University of Twente Student Theses


Breathe : development and design of a wearable for resonant breathing coaching with tactile feedback

Kapoor, R. (2023) Breathe : development and design of a wearable for resonant breathing coaching with tactile feedback.

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Abstract:Heart rate variability (HRV) describes the fluctuations of time between heart beats in milliseconds. It can be used as a marker of physiological and mental health as higher levels of HRV are indicative of a healthy heart and less stressed mental state. Resonance frequency breathing is a breathing technique that represents breathing between the ranges of 4.5 breaths per minute - 6.5 breaths per minute, and is hypothesised to be a pathway through which biofeedback improves heart rate variability. Haptic feedback has been shown to be effective in many studies for breath guidance and is the most employed feedback modality in modern-day wearables. The purpose of this master thesis was to explore the possibilities to support breathing by haptic stimulation only, which led to the research question: How to design a haptic feedback wearable for breathing guidance through heart rate variability training? The grove earclip sensor was used as the PPG sensor in this project and was employed to measure heart rate and heart rate variability as well as to estimate the breathing rate. This research conducted a within-subject experiment with 15 participants over the span of three weeks to evaluate the comfort, effectiveness and intuitiveness of an adjustable haptic belt with three patterns on three body positions. The results showed that whilst there were no significant results between the placements and patterns on heart rate variability, breathing with the haptic caused a significant difference in the HRV (RMSSD) of patients (p = 0.03), as opposed to breathing without it. The participants kept to the actuated breathing rate of the belt with an average deviation of 0.86 breaths per minute, which showed promising results of the participants understanding and interpreting the haptic cues from the belt.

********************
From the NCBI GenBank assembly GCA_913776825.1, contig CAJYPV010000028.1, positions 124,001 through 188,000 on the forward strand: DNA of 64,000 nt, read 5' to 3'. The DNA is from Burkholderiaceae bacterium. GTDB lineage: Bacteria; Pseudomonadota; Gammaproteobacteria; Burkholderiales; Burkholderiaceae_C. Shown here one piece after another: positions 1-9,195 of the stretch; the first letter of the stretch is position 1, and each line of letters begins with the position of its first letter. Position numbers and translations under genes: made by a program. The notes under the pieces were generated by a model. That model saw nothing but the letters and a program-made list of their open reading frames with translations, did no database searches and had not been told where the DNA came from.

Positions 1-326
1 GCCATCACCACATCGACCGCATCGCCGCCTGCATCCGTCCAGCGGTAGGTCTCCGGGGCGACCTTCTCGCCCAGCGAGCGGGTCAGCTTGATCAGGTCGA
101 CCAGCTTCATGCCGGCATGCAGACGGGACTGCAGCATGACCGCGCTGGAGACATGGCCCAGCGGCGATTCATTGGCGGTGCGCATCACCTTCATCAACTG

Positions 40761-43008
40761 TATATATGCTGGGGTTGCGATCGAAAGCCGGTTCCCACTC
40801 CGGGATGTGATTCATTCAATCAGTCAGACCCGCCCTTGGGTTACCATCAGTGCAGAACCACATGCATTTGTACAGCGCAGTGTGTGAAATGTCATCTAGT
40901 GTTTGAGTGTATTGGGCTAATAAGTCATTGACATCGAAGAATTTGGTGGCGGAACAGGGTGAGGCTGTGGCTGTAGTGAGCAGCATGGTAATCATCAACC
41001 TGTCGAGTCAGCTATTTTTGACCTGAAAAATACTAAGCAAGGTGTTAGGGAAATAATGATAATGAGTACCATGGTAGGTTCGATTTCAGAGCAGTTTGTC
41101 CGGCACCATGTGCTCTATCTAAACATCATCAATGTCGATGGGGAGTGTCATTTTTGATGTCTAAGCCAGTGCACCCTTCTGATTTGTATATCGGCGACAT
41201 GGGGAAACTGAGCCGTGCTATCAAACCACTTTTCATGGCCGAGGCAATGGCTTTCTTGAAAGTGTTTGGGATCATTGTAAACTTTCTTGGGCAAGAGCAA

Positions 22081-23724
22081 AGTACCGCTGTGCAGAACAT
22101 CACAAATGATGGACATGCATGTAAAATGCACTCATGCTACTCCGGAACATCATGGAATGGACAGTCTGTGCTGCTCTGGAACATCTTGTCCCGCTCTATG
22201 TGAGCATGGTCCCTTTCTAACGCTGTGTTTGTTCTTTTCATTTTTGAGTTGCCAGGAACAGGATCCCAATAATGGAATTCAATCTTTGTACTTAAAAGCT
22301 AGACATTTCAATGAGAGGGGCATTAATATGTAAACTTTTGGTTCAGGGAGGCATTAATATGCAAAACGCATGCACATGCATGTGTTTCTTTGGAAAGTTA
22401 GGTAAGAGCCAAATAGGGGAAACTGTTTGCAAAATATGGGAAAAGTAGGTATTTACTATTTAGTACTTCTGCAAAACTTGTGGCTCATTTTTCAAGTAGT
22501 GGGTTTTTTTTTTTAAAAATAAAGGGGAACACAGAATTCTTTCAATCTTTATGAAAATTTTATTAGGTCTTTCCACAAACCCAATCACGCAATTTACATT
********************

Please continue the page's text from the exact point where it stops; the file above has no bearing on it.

Item Type:Essay (Master)
Faculty:EEMCS: Electrical Engineering, Mathematics and Computer Science
Subject:02 science and culture in general, 50 technical science in general, 53 electrotechnology
Programme:Interaction Technology MSc (60030)
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